If you have solar panels but you do not have a smart meter, you do get the satisfaction of knowing you are contributing to making the world be powered in a slightly more renewable way. But if you want to actually pay less for your energy than you did before the solar panels, you need a smart meter. I had told my energy provider in all sorts of ways I needed one, but nothing had happened. But when my first bill came in, and it was as high as the previous one even though I had produced an awful lot more than I had used, I got in touch again, and given that I was challenging their bill, they started paying attention. And not much later I got a phone call in which they proposed a date for installing the smart meter.

The day came, and the installer arrived. He asked me to remove a plank I had improvised in the little cupboard where my electricity meter lived. But when that was done he could just do his thing. And less than two hours later he switched my electricity back on. It was done!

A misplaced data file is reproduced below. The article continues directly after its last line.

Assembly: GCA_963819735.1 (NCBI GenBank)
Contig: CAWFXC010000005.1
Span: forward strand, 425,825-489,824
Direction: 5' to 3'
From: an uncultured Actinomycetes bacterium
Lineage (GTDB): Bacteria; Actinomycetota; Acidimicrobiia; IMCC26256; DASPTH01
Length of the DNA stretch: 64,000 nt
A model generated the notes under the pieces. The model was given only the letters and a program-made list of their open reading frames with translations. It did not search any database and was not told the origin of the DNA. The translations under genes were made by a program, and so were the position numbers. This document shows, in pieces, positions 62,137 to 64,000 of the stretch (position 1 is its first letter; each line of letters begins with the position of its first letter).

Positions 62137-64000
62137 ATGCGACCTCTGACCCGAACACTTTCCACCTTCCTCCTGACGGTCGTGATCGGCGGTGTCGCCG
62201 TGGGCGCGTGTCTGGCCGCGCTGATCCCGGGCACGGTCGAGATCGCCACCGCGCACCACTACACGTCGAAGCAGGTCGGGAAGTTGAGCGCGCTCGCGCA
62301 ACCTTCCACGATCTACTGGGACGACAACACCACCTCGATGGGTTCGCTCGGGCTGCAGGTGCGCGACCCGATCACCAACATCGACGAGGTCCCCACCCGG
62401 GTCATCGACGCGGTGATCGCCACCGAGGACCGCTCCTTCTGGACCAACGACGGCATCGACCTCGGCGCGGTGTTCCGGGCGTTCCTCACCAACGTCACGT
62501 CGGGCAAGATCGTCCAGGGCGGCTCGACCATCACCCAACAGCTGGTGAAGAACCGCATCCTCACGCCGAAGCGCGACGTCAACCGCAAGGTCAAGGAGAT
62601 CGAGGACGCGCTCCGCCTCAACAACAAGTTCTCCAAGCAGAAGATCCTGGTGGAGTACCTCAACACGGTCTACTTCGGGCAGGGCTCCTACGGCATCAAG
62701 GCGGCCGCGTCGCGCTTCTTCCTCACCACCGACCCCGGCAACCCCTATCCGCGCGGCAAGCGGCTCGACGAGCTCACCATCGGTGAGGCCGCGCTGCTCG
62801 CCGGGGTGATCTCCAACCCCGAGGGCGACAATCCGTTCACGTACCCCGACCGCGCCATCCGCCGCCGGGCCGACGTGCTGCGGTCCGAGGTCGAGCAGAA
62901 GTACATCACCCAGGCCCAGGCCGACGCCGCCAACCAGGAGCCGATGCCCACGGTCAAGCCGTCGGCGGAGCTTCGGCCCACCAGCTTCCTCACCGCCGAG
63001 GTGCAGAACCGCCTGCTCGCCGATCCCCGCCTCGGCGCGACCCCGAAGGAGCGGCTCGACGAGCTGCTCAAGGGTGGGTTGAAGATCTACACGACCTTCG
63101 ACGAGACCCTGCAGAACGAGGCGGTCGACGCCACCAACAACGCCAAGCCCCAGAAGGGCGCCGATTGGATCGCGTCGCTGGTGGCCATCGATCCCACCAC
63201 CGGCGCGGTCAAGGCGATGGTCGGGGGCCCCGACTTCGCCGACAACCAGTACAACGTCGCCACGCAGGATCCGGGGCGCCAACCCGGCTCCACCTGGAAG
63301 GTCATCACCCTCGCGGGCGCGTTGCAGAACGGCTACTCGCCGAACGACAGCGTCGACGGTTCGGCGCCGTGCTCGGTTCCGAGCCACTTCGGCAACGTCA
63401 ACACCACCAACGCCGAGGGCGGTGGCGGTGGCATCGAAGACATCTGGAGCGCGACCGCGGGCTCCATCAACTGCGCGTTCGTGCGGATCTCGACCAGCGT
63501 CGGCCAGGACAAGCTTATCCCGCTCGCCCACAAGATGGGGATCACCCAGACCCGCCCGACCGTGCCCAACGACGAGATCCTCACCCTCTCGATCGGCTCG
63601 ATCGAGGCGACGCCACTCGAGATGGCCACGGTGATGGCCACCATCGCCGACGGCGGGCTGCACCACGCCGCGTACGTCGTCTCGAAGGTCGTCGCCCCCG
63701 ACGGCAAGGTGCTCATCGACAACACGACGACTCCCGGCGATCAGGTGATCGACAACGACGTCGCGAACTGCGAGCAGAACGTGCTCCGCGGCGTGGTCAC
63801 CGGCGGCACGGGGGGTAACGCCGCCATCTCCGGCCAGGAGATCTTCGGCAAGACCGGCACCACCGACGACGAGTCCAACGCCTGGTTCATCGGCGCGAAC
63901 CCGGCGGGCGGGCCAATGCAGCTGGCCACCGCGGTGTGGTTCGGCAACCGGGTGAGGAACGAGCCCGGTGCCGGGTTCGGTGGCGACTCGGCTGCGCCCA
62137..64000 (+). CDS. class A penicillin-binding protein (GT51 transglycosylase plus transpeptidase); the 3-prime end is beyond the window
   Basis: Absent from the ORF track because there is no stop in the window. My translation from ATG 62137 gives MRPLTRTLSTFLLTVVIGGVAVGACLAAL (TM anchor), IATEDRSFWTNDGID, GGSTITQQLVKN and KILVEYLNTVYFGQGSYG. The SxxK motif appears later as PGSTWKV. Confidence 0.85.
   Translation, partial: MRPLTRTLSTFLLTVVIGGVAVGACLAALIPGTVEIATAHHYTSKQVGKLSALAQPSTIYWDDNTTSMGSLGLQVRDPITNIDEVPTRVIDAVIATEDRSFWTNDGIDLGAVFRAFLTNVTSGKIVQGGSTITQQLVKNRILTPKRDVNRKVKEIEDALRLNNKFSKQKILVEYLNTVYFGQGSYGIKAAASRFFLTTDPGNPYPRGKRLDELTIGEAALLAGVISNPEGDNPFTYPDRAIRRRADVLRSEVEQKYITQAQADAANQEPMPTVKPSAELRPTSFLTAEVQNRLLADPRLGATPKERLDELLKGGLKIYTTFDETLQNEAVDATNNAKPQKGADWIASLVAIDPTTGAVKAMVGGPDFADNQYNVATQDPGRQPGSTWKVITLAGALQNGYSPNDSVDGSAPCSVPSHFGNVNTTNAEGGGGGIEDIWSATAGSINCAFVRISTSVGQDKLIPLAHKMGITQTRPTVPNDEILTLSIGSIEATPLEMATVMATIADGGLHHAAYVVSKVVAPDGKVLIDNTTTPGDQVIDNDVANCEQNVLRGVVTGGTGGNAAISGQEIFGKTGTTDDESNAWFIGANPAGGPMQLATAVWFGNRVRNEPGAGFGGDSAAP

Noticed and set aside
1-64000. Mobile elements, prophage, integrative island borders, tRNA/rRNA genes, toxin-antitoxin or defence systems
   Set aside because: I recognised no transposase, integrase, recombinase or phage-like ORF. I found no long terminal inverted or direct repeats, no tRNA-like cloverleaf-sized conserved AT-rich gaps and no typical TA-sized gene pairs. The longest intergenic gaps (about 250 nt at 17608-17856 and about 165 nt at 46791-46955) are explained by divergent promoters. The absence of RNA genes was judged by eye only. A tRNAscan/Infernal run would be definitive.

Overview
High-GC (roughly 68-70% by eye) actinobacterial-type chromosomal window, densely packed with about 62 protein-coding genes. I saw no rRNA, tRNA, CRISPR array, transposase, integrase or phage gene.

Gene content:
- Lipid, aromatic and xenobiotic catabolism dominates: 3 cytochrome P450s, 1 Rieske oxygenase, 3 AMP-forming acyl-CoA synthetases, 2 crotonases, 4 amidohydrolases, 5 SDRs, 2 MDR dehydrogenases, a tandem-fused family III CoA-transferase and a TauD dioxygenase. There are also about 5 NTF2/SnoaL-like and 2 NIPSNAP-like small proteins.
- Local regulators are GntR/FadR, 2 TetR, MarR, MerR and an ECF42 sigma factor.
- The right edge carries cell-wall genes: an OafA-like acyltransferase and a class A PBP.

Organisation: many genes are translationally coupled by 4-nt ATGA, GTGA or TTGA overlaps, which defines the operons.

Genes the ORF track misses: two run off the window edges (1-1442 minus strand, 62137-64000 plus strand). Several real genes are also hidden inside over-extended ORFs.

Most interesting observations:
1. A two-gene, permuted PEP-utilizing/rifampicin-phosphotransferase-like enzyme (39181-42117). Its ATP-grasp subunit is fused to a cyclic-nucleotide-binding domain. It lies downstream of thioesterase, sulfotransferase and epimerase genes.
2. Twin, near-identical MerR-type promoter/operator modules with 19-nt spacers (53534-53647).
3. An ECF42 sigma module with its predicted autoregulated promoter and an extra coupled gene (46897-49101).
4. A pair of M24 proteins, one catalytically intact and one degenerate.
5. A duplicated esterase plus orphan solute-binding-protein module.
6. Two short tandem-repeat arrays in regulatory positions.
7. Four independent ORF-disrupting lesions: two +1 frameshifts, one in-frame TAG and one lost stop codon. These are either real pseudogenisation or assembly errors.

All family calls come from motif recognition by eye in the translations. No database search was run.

Before he got stuck in


It was not a big intervention, but now I finally have my solar panels acknowledged. And I can see my energy use. Surprise surprise; boiling water for coffee or tea is responsible for pretty much all the peaks in my usage. 

I decided to keep the little monitor that shows me my usage inside the cupboard, which is normally closed. I don't like such modern things in view in my living room! And that does mean I don't keep a close eye on it, but I can look up my usage whenever I want. And I am now quite curious to see what my next energy bill will be! I will be one of the few people who sees their bill go down in this period…

A spike for breakfast and a spike for coming home out of the field! Picture taken after a few days since installation…

14 September 2022

Getting the field ready for the field trip